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And now Childe Harold was sore sick at heart,
And from his fellow bacchanals would flee ;
'Tis said, at times the sullen tear would start,
But Pride congeal'd the drop within his ee :
Apart he stalk'd in joyless reverie,4
And from his native land resolved to go,
And visit scorching climes beyond the sea ;
With pleasure drugg’d, he almost long'd for woe, And e'en for change of scene would seek the shades
The Childe departed from his father's hall:
It was a vast and venerable pile ;
So old, it seemed only not to fall,
Yet strength was pillar'd in each inassy aisle.
Monastic dome! condemn’d to uses vile !
Where Superstition once had made her den
Now Paphian girls were known to sing and smile ;5
And monks might deem their time was come agen, If ancient tales say true, nor wrong these holy men.
Yet oft-times in his maddest mirthful mood
Strange pangs would flash along Childe Harold's brow,
As if the memory of some deadly feud
Or disappointed passion lurk'd below:
But this none knew, nor haply cared to know;
For his was not that open, artless soul
That feels relief by bidding sorrow flow,
Nor sought he friend to counsel or condole, Whate'er this grief mote be, which he could not control.
And none did love him : though to hall and bower
He gather'd revellers from far and near,
He knew them flatt'rers of the festal hour ;
The heartless parasites of present cheer.
Yea! none did love him-not his lemans dear-
But pomp and power alone are woman's care,
And where these are light Eros finds a feere ;
Maidens, like moths, are ever caught by glare,
And Mammon wins his way where eraphs might
Childe Harold had a mother—not forgot,
Though parting from that mother he did shun;
A sister whom he loved, but saw her not
Before his weary pilgrimage begun :
If friends he had, he bade adieu to none.
Yet deem not thence his breast a breast of steel :6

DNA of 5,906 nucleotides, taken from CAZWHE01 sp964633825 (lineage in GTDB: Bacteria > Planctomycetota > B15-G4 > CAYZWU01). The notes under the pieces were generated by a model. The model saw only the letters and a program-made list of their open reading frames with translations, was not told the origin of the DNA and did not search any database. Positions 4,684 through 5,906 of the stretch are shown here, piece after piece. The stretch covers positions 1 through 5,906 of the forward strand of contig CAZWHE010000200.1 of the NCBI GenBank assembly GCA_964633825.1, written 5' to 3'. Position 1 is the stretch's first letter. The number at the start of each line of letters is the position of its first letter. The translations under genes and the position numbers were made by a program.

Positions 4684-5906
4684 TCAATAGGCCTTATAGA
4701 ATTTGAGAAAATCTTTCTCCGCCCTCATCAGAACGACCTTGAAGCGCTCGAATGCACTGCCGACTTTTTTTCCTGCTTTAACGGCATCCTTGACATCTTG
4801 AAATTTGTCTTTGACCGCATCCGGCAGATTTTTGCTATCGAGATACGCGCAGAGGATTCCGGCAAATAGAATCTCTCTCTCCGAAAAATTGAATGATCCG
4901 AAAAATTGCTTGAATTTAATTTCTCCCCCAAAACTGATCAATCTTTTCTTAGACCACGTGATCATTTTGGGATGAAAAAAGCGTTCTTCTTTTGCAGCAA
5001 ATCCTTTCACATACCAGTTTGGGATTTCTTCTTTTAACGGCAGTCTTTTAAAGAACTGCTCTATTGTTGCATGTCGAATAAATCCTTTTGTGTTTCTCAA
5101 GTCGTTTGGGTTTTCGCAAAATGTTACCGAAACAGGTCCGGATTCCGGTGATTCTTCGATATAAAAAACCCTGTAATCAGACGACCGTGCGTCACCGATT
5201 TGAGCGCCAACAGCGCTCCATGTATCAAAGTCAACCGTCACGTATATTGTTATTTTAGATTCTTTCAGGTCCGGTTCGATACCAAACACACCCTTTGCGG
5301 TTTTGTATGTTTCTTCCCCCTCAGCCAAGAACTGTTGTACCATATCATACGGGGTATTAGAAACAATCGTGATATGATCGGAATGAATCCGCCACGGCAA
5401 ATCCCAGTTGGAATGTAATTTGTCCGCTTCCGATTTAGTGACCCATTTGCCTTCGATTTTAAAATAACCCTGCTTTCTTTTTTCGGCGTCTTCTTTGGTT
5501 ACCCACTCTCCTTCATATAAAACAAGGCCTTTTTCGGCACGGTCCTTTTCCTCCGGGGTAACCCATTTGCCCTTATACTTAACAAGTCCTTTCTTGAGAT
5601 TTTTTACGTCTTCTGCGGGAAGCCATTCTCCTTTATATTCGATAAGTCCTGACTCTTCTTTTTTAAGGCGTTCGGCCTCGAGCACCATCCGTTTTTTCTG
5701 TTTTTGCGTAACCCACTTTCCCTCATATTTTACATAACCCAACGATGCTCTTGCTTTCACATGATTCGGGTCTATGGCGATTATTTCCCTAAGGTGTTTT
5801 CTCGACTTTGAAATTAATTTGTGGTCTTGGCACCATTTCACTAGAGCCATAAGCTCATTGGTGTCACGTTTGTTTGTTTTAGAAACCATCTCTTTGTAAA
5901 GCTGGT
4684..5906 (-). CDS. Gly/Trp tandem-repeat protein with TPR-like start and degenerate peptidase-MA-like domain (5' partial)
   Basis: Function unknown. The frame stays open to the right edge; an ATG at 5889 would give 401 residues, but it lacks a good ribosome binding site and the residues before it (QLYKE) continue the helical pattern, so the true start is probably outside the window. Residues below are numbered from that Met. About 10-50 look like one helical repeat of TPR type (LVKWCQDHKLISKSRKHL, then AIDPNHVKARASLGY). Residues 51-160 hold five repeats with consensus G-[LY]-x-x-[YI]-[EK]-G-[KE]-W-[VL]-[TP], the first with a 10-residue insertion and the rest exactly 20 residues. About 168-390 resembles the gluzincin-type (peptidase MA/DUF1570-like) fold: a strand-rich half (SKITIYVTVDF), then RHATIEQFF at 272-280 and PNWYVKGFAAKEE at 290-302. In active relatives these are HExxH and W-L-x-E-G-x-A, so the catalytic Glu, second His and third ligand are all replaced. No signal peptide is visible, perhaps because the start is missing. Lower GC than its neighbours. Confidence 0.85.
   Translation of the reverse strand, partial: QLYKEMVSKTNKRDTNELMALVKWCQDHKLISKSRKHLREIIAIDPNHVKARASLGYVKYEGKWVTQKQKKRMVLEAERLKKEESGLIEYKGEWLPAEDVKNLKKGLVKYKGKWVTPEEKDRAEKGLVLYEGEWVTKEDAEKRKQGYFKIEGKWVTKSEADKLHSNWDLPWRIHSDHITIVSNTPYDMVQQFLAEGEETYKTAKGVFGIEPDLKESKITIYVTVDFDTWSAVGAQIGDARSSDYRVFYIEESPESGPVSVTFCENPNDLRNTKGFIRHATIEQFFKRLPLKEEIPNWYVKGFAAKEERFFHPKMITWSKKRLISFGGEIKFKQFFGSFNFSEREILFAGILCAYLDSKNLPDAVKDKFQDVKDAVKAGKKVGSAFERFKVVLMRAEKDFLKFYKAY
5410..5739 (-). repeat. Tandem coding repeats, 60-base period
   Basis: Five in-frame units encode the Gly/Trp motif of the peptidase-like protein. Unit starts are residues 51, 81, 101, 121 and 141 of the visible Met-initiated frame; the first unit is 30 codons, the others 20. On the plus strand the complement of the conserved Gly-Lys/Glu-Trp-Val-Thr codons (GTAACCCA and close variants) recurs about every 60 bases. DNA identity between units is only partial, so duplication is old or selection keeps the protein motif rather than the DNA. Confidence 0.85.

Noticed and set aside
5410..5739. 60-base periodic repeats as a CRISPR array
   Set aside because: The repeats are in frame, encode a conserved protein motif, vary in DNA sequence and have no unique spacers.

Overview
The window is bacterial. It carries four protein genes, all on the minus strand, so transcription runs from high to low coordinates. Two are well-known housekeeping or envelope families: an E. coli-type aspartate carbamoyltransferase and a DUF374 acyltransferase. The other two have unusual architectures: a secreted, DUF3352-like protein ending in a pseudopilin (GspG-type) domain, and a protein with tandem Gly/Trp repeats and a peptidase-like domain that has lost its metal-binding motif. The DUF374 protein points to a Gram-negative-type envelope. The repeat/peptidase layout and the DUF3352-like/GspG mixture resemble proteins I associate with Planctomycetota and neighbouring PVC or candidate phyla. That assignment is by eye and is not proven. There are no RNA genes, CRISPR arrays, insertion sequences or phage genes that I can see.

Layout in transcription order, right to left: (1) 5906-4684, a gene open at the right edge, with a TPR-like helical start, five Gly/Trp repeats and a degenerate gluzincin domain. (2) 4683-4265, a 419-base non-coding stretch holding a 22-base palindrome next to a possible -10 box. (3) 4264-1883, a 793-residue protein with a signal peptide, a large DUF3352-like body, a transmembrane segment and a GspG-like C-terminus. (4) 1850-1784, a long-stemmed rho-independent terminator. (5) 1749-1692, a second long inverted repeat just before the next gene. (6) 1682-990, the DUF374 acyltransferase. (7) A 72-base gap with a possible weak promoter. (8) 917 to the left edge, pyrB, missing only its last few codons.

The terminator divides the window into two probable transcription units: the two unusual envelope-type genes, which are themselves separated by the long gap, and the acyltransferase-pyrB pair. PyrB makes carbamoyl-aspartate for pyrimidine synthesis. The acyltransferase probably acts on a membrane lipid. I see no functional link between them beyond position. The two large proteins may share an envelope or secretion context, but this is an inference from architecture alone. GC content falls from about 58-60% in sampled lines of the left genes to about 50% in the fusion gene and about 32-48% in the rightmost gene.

Ye, who have known what 'tis to dote upon
A few dear objects, will in sadness feel
Such partings break the heart they fondly hope to heal.
His house, his home, his heritage, his lands,
The laughing dames in whom he did delight,
Whose large blue eyes, fair locks, and snowy hands,
Might shake the saintship of an anchorite,
And long had fed his youthful appetite;
His goblets brimm'd with every costly wine,
And all that mote to luxury invite,
Without a sigh he left, to cross the brine,
And traverse Paynim shores, and pass Earth’s central
The sails were fill'd, and fair the light winds blew,
As glad to waft him from his native home ;
And fast the white rocks faded from his view,
And soon were lost in circumambient foam :
And then, it may be, of his wish to roam
Repented he, but in his bosom slept
The silent thought, nor from his lips did come
One word of wail, whilst others sate and wept,
And to the reckless gales unmanly moaning kept.
But when the sun was sinking in the sea
He seized his harp, which he at times could string,
And strike, albeit with untaught melody,
When deem'd he no strange ear was listening :
And now his fingers o'er it he did fling,
And tuned his farewell in the dim twilight.
While flew the vessel on her snowy wing,
And fleeting shores receded from his sight,
Thus to the elements he pour'd his last " Good Night.”
ADIEU, adieu ! my native shore
Fades o'er the waters blue ;
The night-winds sigh, the breakers roar,
And shrieks the wild sea-mew.
Yon sun that sets upon the sea
We follow in his flight;
Farewell awhile to him and thee,
My native Land-Good Night!
A few short hours and he will rise
To give the morrow birth ;
And I shall hail the main and skies,
But not my mother earth.
Deserted is my own good hall,
Its hearth is desolate ; Wild weeds are gathering on the wall ;
My dog howls at the gate.
“ Come hither, hither, my little page !8
Why dost thou weep and wail ?
Or dost thou dread the billows' rage,
Or tremble at the gale ?
But dash the tear-drop from thine eye;
Our ship is swift and strong : Our fleet
scarce can tly More merrily along."9
“Let winds be shrill, let waves roll high,
I fear not wave nor wind : 10
Yet marvel not, Sir Childe, that I
Am sorrowful in mind ;
For I have from my father gone,
A mother whom I love,
And have no friend, save these alone,
But thee--and one above.
“Come hither, hither, my staunch yeoman,12
Why dost thou look so pale ?
Or dost thou dread a French foeman ?
Or shiver at the gale ?”-
“Deem'st thou I tremble for my life?
Sir Childe, I'm not so weak; But thinking on an absent wife
Will blanch a faithful cheek.
“My spouse and boys dwell near thy hall,
Along the bordering lake,
And when they on their father call,
What answer shall she make ?”.
“Enough, enough, my yeoman good,
Thy grief let none gainsay ; But I, who am of lighter mood,
Will laugh to flee away.”